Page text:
Thousands of people living in municipal buildings in Byculla have written to the Brihanmumbai Municipal Corporation (BMC), stating that they are ready to risk their lives, but not vacate their buildings. The 11 buildings consisting of 276 flats, home to nearly a thousand people, have been declared as dangerous by the BMC. The planning authority on Saturday decided to disconnect the water and electric supply to these buildings, but they were unable to do so as it met with strong opposition from the tenants.
Earlier this month, the BMC had issued notices to the residents of dangerous buildings in Mumbai, asking them to vacate the buildings and stay in transit accommodation, failing which they would disconnect their water and electric supply. However, these 11 buildings of Byculla that had also been served notices on June 4, refused to vacate the buildings. Hence, the BMC decided to go ahead with its plan. To stop the BMC official from disconnecting the essential services, the tenants came out on the streets, blocked the roads and forced the official into not carrying out the work. Finally, the official left without disconnecting the water and electric supply.
The BMC has postponed the action for a few days. “More than 2,000 people had gathered on the spot, so we decided to postpone the action to avoid a law and order problem. Also, the residents gave us a letter stating that they will continue to stay in the building at their own risk,” said Vasant Prabhu, deputy municipal commissioner, Zone I. He also informed that the BMC has disconnected water and power supply of another building ‘20 Tenement’ (residents are tenants of BMC) located in the nearby area.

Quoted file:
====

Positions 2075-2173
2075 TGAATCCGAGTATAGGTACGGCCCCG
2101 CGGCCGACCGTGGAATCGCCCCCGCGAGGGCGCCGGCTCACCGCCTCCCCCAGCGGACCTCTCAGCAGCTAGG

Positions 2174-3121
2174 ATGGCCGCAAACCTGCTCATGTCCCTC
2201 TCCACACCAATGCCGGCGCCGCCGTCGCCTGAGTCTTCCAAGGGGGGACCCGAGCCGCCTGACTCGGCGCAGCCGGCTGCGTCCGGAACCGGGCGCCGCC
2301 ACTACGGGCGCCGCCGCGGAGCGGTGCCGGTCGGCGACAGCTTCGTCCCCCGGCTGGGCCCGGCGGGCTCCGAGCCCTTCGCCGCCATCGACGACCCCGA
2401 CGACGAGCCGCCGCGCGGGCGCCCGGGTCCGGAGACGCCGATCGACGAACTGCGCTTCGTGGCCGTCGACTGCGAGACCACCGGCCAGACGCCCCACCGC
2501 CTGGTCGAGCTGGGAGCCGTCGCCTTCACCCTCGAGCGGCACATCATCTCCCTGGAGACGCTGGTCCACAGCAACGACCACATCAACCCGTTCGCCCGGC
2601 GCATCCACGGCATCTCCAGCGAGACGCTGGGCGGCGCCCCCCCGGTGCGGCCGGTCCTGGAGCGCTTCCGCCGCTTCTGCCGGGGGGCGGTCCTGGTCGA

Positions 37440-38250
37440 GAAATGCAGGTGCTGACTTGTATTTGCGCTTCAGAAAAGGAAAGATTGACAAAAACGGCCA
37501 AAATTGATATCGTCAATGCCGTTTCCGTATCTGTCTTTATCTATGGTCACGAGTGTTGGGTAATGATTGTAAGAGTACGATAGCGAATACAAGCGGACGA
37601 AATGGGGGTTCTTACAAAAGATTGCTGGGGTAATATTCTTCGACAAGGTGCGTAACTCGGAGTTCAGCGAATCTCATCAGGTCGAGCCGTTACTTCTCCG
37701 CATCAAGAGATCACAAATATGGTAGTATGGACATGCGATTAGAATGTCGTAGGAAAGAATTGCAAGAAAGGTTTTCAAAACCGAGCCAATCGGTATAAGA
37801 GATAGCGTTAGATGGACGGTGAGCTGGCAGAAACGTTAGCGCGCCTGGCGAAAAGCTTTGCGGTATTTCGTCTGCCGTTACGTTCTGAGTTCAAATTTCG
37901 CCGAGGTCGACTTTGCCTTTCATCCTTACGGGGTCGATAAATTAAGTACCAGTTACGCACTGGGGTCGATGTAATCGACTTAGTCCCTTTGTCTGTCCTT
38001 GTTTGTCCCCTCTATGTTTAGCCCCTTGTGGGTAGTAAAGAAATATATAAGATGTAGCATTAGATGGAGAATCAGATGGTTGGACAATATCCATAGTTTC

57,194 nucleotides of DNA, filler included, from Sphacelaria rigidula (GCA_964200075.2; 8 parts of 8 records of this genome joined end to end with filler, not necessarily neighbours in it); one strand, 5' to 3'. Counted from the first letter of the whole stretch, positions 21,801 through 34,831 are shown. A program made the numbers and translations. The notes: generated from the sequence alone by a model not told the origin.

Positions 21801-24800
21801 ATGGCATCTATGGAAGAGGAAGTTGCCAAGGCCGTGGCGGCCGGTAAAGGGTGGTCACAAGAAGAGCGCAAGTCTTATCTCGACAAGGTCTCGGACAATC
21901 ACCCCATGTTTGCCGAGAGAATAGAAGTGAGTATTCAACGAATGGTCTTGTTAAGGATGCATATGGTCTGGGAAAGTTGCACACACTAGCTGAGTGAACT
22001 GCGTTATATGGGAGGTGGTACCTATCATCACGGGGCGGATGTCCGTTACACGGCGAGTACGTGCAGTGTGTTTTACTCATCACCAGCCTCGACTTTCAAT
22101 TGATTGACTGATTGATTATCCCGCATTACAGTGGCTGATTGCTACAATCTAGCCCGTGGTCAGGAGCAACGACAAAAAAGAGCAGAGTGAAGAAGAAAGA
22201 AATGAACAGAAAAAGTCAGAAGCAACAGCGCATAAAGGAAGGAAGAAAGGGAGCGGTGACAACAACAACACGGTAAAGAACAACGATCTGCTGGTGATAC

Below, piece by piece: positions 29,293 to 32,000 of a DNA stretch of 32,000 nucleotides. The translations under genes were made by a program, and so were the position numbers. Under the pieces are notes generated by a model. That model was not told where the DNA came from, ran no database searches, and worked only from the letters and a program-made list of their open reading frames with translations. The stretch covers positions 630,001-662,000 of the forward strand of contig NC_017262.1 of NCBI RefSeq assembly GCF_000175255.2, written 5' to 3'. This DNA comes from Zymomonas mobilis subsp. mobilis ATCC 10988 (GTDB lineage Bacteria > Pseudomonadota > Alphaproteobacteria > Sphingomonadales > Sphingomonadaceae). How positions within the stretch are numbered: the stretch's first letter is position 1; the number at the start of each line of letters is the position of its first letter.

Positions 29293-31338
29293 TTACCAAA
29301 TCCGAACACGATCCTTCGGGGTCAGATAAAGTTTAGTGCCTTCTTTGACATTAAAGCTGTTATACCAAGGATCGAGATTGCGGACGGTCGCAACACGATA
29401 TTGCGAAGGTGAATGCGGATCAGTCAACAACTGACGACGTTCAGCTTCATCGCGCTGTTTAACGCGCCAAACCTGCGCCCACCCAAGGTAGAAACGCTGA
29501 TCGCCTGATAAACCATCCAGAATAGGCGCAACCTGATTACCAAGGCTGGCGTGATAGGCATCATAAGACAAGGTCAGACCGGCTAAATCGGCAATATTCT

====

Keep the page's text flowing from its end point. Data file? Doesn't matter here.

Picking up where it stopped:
“We have been paying rent to the BMC since many years. They don’t clean our building premises and roads outside our building, which if kept dirty, spread water-borne diseases. They don’t do their work properly. How do they expect us to vacate our premises in the monsoon?” asked a tenant on condition of anonymity, at building no 17.
Another tenant, Deepak Maheskar, who stays at building no. three, said, “My old parents suffer from heart ailments. We need to take care of them, run around for medicines, visit the hospital for emergency purposes, etc. There is nothing near the transit camp that has been provided by the BMC.” “We repaired all the 11 buildings which the BMC claims are in dilapidated condition, but I don’t see the logic behind it, as the tenants have done the repairing work in the month of March from the society’s repairing fund,” said Parvin Khan, a tenant at building no 19.
There were a few other residents who said that they have school-going children in their homes and have already paid fees for them in the nearby school. “Now it is not possible for us to shift and secure admissions for our children in other schools. There are buildings as old as 130 years in our area. Are they not dangerous? Ours is just 60 years old,” said Mohammad Rafiq, tenant at building no. two.